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I have nothing major on my work schedule this week, but there have been daily commitments I've had and will continue to deal with, plus more than the average amount of aggravations. 

Monday was pre-Tax Day; we filed ours weeks ago, getting a small surprise refund from the state for once, but it's also that wonderful time of year when I have to corral copies of tax returns from newly-filing bankruptcy clients and from certain old ones who have to produce them annually. I spent much of Monday trying to run the last of those down- when I wasn't being run down myself.

There's nasty looking construction on my main route from home to work, so I've been doing the route by a slightly longer, clockwise set of streets.  One of them has always had a dangerous spot: Park Club Lane, which is a commuter-traveled road for most of its northerly trail from Main Street, but which bends to the east just before the edge of our subdivision where a differently-named street begins.  Cars coming from the small stretch beyond the bend have a stop sign, and it is the only one of the three directions that does have one.  A year or so ago, after doubtless many bad assumptions about it being an all-way stop, the one and only stop sign got capped with one of these:



You think that stops people? Of course not. It certainly had no effect on the woman who saw me coming, and not stopping, and decided to plow into the intersection anyway, missing me by no more than twenty feet.  I greeted her with a honk and the Brooklyn dialect of American Sign Language, but only then did I catch that her license plate was KARMA B.

Yeah it is, lady. As you'll find next time you try that and the other guy DOESN'T stop.

----

Tuesday morning was just feisty.  I got into arguments with at least two friends over a seemingly joyous moment at the previous day's Boston Marathon:



It came from a Facebook page called Marathon Investigation, which routinely rats out runners for taking shortcuts, or for going bandit and running without a proper signup and bib, or, here, for blocking the finish line and ruining the finish photos of the people behind them.  My initial reaction was that anybody who runs that far can celebrate their finish any way they want as long as it's not in the competitive stage of the race.  When questioned on who I was to say whether this was a competitive stage or not, I cited the time shown on the clock above the finish, checked where it put this stage relative to other finishers (well into the 4,800th-placers) and concluded that it was okay at that point.  That only got stronger reactions, much about how this is the one race not to be taken trivially.   (At least I didn't say anything as dumb as Adidas did.)

They're right. I've never come within a fifth of this distance and my best 5-mile time would've had me a good hour behind these finishers if I'd even somehow managed to maintain it for a full 26.  And most of my running experience involves dodging drunks in dinosaur costumes on a routine basis.  I've only shot through maybe six chutes in my life (four more if the 20-mile March of Dimes walks in the 70s had them), and I can't remember paying attention to anyone ahead or behind me when I saw the F(inish) word- just exhiliration at having finished.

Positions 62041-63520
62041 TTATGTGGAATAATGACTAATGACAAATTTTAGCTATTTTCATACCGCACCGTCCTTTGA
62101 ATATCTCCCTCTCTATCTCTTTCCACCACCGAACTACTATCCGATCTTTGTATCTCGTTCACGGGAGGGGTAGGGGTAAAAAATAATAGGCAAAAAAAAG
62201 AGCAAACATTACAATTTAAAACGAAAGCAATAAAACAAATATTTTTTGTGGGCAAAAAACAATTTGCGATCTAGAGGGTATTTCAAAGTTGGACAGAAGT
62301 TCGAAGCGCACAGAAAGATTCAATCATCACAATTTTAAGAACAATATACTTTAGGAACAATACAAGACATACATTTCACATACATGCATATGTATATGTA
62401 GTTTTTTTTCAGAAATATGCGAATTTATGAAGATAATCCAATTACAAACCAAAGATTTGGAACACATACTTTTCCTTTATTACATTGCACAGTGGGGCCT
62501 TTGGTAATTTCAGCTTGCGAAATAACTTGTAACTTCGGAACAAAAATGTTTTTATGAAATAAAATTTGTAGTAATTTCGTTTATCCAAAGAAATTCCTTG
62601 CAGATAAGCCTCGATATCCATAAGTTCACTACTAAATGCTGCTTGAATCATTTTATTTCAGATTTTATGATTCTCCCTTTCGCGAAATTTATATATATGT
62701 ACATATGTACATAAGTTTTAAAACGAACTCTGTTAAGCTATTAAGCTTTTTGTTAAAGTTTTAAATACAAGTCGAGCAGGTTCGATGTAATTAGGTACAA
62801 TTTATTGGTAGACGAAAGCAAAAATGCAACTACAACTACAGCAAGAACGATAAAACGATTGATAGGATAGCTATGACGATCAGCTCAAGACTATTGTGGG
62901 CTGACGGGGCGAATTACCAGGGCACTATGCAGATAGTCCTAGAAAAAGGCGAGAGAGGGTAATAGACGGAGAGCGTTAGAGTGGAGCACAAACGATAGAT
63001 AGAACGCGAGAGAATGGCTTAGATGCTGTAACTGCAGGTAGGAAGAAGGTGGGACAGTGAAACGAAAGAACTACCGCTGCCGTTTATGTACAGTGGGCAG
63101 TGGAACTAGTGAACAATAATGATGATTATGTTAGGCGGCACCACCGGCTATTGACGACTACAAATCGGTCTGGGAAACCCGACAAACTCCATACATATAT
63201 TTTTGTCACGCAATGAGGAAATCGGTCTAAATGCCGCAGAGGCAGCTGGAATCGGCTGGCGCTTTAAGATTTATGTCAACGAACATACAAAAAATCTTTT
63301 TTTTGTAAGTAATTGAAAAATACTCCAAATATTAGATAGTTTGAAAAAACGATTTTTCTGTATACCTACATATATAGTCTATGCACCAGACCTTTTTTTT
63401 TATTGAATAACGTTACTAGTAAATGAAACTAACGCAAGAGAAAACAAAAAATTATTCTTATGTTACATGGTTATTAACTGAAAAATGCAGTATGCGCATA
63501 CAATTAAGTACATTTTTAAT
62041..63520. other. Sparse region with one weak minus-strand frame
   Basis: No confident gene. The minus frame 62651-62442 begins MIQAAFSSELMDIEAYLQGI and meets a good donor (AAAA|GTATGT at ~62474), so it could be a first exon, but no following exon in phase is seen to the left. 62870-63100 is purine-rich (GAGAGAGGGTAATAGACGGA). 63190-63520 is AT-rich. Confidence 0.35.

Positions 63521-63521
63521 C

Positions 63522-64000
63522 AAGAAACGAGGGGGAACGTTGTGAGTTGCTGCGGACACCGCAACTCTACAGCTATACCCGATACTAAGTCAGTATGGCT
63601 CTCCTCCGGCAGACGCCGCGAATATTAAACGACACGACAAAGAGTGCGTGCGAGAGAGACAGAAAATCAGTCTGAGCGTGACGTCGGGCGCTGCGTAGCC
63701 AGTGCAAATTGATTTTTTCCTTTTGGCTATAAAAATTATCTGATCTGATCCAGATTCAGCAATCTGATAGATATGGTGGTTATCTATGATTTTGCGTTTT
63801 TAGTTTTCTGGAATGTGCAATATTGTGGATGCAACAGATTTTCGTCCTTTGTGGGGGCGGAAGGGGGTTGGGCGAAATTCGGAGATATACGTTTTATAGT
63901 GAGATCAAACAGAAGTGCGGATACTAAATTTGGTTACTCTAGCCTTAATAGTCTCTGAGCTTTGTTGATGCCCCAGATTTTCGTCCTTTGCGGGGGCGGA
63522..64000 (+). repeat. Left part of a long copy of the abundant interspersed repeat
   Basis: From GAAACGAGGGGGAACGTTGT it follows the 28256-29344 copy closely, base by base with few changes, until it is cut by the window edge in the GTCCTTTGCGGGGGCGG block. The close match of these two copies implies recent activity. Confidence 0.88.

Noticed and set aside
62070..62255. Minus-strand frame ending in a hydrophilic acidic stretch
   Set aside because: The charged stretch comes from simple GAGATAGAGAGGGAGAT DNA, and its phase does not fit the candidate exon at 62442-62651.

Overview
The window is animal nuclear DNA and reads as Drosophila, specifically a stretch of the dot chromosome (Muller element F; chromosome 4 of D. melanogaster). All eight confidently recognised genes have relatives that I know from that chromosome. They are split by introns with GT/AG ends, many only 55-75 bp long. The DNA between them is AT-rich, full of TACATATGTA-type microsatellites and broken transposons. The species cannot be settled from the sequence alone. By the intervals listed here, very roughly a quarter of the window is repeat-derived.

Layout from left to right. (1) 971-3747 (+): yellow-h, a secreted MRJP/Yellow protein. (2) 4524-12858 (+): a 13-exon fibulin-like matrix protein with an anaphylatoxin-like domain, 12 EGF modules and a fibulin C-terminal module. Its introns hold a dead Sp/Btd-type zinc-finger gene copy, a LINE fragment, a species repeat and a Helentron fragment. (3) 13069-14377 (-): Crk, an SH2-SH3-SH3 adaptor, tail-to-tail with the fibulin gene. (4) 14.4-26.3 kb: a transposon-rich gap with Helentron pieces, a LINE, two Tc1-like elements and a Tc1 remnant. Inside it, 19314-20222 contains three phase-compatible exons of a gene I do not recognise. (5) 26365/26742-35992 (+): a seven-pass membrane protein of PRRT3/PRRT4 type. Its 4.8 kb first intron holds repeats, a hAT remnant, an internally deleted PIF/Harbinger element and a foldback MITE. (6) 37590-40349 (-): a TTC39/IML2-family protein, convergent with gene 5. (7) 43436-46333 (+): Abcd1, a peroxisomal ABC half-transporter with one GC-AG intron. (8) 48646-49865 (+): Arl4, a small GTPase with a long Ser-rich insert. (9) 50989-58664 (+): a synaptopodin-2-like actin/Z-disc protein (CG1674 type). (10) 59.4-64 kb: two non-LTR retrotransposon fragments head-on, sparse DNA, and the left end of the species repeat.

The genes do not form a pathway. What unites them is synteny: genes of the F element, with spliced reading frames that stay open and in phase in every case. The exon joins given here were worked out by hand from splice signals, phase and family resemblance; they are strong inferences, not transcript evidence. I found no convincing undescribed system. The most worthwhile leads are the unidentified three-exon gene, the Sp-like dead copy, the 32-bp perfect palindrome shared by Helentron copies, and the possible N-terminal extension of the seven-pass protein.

I stand corrected.  Unfortunately, a few hours later, I had someone else in need of correcting, and it wasn't something I could do.  I took a client to a routine bankruptcy hearing; by all accounts, she had nothing to be concerned about, but her trustee took a gratuituous opportunity to slam her, suggesting that someone in her line of work should've known better about getting into so much debt.  I didn't catch the tears until we were through, and I tried reassuring her about what the guy was probably frustrated about but I wished that hadn't happened, either.

No taxes filed or received.

----

That gets us to today: Eleanor and I switched cars, since she had a doctor's appointment Up The Transit and Ziggy doesn't go that far and back on a full charge.  Since we'd both be leaving early, I did everything I could think of to be ready for the switch in the morning.  But after she left first and I finally backed out, the staccato of rain on the sunroof reminded me of the one thing I'd indeed left in JARVIS's hindquarters: my umbrella.

Fortunately, Karma was less bitchy this time. I was annoyed already since I was only going downtown, in full lawyer clothes, to adjourn something I got (what else?) a last-minute call about yesterday, after the court didn't answer or return several calls I made trying to do it late yesterday afternoon.  But despite the rain coming down in buckets on the 33 inbound (and eventually outbound), I not only found a close-in parking place near court, but the rain let up for the whole 20 minutes there, in, out and back.  That got me home, back into casualer clothes and a hoodie, and then I didn't give a shit about the rain any more.

If I got two more things accomplished all afternoon, it was a lot.  We did confirm that we will have a new tenant joining us when the current two lawyers end their leases at the end of the month (one of whom I've been subletting from), and we took the new lease as an opportunity to request some repairs in the small bathroom we use in our office kitchen.  A gaggle of workers came, saw and apparently stripped up some ratty old tiles they will be replacing- but left the Liquid Nails-ish adhesive on the floor where they'd been.  I was almost trapped in the amber in a position where anthropologists wouldn't appreciate seeing me in 5 million years, so I escaped and put an OUT OF ORDER sign on the thing.

Maybe we'll catch someone in there who hasn't brought me their tax returns yet.
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